Errol Morris is an Academy Award-winning director. His new book investigates the nature of truth in photography, and the limitations of vision. Ironically, Morris himself confesses to having limited sight in one eye.
Morris selects famous, even infamous, examples of photography across two centuries and analyzes the history behind the creation of the images, and what the images mean. The photographs are political-- with one exception, they are wartime images. Many of these I have seen countless times in textbooks, and had drawn easy conclusions about their meaning : these include a photo set (1855) with cannonballs by Roger Fenton shot during the Crimean War; the images at Abu Ghraib (2004), where Morris presents compelling interpretations of body language for what constitutes a “real” smile versus a fake one; photographs taken during the Depression by Walker Evans and Arthur Rothstein; pictures of children’s toys amidst rubble after Israeli airstrikes in Lebanon (2006); and an ambrotype of three children that was found in the hand of a dead Union soldier at Gettysburg (1863).
Believing Is Seeing includes photographs, some tangentially related to the discussion. Morris presents compelling research about the photographs (who took them, why), and includes dialogues with archivists and historians he visited around the globe. Morris uncovers possible staging within the images of people and objects in the photographs. Following his meticulous questioning, I was surprised by what I thought I had “seen” and what I now saw in these images.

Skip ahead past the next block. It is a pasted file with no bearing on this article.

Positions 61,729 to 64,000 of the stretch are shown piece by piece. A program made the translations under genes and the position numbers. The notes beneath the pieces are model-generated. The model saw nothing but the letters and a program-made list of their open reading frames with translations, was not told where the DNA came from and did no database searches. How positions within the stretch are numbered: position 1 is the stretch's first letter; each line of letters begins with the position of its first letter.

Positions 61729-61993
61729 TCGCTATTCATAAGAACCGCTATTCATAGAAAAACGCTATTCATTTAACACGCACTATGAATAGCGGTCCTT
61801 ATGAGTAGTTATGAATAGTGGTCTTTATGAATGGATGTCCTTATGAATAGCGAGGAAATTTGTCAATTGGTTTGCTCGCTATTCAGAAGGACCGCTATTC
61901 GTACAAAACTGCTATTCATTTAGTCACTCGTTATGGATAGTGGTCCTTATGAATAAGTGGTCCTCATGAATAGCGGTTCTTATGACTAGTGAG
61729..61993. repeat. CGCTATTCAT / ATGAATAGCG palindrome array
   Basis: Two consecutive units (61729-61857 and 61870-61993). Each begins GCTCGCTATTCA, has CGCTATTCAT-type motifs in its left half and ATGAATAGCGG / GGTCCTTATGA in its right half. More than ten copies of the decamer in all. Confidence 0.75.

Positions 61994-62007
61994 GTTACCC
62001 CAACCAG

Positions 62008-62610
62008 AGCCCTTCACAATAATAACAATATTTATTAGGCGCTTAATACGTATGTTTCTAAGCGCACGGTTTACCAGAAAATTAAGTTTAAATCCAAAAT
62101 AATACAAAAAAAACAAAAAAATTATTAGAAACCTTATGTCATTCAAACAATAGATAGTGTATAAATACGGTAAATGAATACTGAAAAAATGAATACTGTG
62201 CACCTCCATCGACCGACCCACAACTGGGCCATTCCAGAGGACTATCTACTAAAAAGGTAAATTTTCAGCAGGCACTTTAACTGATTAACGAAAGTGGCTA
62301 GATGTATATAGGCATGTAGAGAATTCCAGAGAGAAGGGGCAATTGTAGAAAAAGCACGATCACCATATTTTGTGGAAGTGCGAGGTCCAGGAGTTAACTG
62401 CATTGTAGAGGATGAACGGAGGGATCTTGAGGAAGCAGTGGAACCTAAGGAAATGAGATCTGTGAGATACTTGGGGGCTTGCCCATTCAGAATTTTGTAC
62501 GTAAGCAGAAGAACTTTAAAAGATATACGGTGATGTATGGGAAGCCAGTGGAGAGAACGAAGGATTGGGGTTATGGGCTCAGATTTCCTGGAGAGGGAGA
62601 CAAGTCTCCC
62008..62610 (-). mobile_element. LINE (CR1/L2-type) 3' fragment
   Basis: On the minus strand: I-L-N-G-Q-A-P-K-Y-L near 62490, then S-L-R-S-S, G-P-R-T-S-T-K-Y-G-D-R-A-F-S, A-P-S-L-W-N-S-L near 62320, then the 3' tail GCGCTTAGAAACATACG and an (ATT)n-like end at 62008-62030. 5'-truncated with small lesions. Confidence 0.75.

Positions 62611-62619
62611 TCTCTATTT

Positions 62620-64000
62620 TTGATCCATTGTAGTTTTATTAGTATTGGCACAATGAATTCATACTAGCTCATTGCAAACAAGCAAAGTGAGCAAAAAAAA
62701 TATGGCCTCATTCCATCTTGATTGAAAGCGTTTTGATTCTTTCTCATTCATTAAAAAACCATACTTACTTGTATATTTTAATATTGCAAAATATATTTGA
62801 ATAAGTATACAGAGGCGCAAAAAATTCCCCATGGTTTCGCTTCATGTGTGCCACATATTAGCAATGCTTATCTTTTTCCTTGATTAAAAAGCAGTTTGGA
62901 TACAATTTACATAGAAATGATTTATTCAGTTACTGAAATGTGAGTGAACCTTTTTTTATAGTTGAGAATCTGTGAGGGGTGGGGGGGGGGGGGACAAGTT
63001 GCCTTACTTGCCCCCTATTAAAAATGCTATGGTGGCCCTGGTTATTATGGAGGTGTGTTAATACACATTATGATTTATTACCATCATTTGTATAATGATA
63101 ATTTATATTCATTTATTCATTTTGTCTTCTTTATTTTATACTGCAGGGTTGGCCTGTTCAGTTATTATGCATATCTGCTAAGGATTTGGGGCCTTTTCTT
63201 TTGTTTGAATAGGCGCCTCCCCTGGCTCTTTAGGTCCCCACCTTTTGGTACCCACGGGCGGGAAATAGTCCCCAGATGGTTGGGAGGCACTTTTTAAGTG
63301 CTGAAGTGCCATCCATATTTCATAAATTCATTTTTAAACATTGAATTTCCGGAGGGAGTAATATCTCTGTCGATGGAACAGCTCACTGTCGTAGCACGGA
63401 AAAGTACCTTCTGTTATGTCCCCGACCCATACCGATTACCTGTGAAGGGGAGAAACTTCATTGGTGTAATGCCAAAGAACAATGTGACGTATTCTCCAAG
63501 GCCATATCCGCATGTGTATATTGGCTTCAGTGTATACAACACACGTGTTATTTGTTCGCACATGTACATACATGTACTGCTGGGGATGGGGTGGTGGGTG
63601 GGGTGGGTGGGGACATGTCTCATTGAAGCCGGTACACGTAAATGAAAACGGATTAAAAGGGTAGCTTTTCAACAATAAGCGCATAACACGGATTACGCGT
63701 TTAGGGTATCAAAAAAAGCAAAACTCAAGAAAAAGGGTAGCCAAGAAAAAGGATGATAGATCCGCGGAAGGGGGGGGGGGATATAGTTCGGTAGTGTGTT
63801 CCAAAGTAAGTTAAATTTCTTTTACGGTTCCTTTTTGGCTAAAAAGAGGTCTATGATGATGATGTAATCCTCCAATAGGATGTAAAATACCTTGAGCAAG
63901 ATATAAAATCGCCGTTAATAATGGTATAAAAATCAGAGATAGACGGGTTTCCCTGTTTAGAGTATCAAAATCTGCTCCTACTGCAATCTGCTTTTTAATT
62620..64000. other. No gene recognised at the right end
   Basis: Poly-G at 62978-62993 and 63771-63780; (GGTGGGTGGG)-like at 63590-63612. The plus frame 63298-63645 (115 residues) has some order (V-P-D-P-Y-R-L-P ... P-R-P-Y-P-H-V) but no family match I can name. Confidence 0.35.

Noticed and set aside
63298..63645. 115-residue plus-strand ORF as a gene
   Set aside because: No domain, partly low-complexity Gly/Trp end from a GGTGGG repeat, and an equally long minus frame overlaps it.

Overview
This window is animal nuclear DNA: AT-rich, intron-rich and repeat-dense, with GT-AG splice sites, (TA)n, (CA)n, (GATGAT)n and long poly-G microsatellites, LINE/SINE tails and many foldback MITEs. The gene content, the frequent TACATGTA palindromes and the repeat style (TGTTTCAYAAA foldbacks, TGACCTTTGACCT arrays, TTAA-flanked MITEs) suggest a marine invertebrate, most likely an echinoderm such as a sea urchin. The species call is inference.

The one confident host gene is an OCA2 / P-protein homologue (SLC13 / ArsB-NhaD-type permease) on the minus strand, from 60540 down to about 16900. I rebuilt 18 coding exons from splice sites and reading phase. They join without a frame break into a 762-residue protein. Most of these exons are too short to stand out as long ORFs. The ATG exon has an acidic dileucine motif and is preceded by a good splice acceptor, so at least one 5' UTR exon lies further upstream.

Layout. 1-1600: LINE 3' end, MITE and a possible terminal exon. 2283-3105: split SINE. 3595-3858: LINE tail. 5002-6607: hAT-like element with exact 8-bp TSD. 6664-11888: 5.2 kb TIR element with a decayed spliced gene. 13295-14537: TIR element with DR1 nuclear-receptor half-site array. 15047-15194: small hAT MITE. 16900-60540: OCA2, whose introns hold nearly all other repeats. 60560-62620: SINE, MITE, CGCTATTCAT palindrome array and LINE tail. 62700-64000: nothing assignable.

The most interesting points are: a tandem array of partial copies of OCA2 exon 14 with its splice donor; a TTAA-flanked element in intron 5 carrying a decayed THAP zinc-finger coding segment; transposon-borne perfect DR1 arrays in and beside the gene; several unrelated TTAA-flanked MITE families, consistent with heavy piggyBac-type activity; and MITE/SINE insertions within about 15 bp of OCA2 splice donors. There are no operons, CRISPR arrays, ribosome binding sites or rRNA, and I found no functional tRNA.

Morris not only defends the use of such staging techniques, but also suggests that we can never wholly avoid them. A review in the NY Times notes that Morris himself has paid a price for “posing.” In 1989, he was passed over for an Oscar nomination for The Thin Blue Line (1988) because of his use of recreations that conflicted with Academy standards for documentaries. In 2004, he finally won an Oscar, for The Fog of War: Eleven Lessons From the Life of Robert S. McNamara.
Before his filmmaking career took off, Morris had a day job as a detective, and he urges us to read these essays “as a collection of mystery stories.” Like ¬Sherlock Holmes, Morris believes that truth can be revealed by attending to details overlooked or misinterpreted by others.
An interesting detail he includes in a discussion with David Humiston Kelley, an expert on archaeoastronomy, is about the Maya prediction that the world will end on December 21, 2012. Kelley says this is based on “a false assumption.” The Maya are 208 years too early—the correct date is December 21, 2220. You’ll have to read the interview to make sense of it.
What I especially enjoyed was following Morris’s thinking and detective work, and his ability to fly to any location and speak with the best scholars.
Last, I will put in a good word for a documentary (or is it fiction?) by Morris called Vernon, Florida. It is quite a weird (“hypnotically bizarre”) and engaging film. After seeing it, rethink the message in the title (it is a real place) and brush up on your Latin.